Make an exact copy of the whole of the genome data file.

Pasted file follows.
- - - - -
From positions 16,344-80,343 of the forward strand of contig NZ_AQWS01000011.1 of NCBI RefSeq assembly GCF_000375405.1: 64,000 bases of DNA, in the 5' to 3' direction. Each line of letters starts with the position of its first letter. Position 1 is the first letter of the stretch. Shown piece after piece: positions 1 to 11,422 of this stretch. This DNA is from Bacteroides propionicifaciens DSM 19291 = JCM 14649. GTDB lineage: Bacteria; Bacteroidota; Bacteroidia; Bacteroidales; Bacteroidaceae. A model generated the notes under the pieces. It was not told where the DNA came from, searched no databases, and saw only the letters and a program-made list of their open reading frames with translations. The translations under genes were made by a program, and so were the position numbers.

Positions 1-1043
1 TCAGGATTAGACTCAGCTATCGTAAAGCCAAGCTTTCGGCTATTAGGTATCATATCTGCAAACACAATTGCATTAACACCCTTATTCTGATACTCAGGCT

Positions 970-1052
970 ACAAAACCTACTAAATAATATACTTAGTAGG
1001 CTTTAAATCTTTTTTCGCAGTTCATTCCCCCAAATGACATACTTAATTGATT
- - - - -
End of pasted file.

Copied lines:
From positions 16,344-80,343 of the forward strand of contig NZ_AQWS01000011.1 of NCBI RefSeq assembly GCF_000375405.1: 64,000 bases of DNA, in the 5' to 3' direction. Each line of letters starts with the position of its first letter. Position 1 is the first letter of the stretch. Shown piece after piece: positions 1 to 11,422 of this stretch. This DNA is from Bacteroides propionicifaciens DSM 19291 = JCM 14649. GTDB lineage: Bacteria; Bacteroidota; Bacteroidia; Bacteroidales; Bacteroidaceae. A model generated the notes under the pieces. It was not told where the DNA came from, searched no databases, and saw only the letters and a program-made list of their open reading frames with translations. The translations under genes were made by a program, and so were the position numbers.

Positions 1-1043
1 TCAGGATTAGACTCAGCTATCGTAAAGCCAAGCTTTCGGCTATTAGGTATCATATCTGCAAACACAATTGCATTAACACCCTTATTCTGATACTCAGGCT

Positions 970-1052
970 ACAAAACCTACTAAATAATATACTTAGTAGG
1001 CTTTAAATCTTTTTTCGCAGTTCATTCCCCCAAATGACATACTTAATTGATT